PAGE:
JPMorgan Chase Bank & Co. sued six of its former brokers who defected together to Morgan Stanley this spring for allegedly telling clients if they stayed with JPMorgan their accounts might be serviced by a call center, among other claims.
The $2 billion team out of Morristown, N.J., resigned in February, though it did not begin with Morgan Stanley for up to three months because of garden leave agreements the JPMorgan employees had signed, according to legal documents filed with the N.J. District Court.
JPMorgan is seeking a restraining order against the six brokers — Michael Pudlak, Michael Reynolds, Mead Briggs III, Jason Meyer, Lori Rabinowitz and Steven Christensen — while the Financial Industry Regulatory Authority Inc. decides an arbitration case regarding their departure from JPMorgan.
The brokers worked with about 400 families while at JPMorgan and generated about $15 million in annual revenue, the complaint said.
“During their solicitation calls to JPMorgan customers, defendants are making disparaging and defamatory statements about JPMorgan,” the brokerage said in its May 7 complaint. “These statements are false and defamatory and defendants are deliberately seeking to damage JPMorgan's reputation to JPMorgan's clients in order to convince such clients to move their accounts to defendants at Morgan Stanley.”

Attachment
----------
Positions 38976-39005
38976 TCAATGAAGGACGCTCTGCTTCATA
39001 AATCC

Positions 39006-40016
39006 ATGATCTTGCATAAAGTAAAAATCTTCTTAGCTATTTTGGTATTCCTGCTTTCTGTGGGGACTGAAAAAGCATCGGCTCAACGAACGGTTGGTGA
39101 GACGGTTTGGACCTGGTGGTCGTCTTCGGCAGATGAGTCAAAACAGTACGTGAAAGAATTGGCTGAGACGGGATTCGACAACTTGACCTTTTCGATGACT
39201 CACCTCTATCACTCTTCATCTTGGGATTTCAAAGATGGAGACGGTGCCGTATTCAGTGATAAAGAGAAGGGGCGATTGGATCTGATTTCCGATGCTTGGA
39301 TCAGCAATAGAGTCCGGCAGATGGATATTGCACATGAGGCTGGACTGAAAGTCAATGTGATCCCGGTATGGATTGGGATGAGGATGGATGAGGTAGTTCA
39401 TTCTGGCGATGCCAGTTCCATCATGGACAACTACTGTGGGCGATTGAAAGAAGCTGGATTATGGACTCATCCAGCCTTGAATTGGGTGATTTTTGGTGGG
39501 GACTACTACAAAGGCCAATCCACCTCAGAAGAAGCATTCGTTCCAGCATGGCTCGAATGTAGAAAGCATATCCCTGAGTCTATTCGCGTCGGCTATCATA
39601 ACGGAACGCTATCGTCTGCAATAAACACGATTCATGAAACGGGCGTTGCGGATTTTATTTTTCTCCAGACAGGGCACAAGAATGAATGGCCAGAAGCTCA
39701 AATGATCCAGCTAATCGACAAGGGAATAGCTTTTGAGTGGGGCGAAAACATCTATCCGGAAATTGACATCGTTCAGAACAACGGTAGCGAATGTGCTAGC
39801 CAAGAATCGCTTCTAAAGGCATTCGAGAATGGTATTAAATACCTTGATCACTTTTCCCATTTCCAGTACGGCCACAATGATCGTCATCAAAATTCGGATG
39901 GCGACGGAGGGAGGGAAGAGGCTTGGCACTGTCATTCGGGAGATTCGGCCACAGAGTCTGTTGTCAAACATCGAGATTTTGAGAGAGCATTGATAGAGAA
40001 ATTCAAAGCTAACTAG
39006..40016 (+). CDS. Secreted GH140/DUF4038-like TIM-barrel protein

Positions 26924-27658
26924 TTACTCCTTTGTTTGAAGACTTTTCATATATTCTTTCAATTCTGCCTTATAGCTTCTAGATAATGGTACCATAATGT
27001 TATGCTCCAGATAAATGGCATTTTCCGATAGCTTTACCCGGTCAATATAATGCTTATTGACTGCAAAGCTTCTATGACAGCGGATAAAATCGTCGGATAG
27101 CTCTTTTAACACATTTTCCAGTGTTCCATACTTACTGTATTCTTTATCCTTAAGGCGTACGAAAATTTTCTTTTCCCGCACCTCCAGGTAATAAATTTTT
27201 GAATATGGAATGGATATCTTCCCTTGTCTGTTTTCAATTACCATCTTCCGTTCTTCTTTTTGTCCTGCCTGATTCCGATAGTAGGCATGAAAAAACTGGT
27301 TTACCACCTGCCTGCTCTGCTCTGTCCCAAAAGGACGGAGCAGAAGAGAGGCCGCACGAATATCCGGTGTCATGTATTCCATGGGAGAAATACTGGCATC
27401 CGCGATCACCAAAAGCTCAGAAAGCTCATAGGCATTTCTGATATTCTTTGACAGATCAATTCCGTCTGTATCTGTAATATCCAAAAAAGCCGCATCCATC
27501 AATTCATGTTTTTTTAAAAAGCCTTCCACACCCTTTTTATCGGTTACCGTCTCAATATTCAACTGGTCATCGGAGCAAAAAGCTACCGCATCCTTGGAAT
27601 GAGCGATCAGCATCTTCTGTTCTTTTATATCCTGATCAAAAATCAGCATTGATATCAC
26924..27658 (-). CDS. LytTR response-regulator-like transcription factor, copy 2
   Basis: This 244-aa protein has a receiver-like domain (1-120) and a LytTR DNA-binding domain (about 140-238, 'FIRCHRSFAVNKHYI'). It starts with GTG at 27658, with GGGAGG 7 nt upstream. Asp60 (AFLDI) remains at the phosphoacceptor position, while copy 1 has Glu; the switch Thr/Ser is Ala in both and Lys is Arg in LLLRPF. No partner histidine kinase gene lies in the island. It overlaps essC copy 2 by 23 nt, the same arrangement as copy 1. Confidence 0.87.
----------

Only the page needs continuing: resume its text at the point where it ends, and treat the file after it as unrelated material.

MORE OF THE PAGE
In addition to telling clients their accounts may be serviced by a call center if they remained with JPMorgan, the complaint also said the brokers disparaged the product mix available to the firm's clients.
The brokers deny claims they wrongfully solicited clients from JPMorgan.
“I have complied fully with any contractual obligations with regard to alleged “solicitation,” having merely announced my change of employment to the clients,” Mr. Pudlak said in a court document.
He denied taking client information, saying he created a handwritten list of his 11 biggest clients and used Google search to find contact information for those clients, he said in the document.
An attorney for the brokers, Jonathan Thau of Luboja & Thau, said he wasn't authorized to comment on pending litigation. Morgan Stanley spokeswoman Christine Jockle had no comment.
JPMorgan did not respond to a request for comment.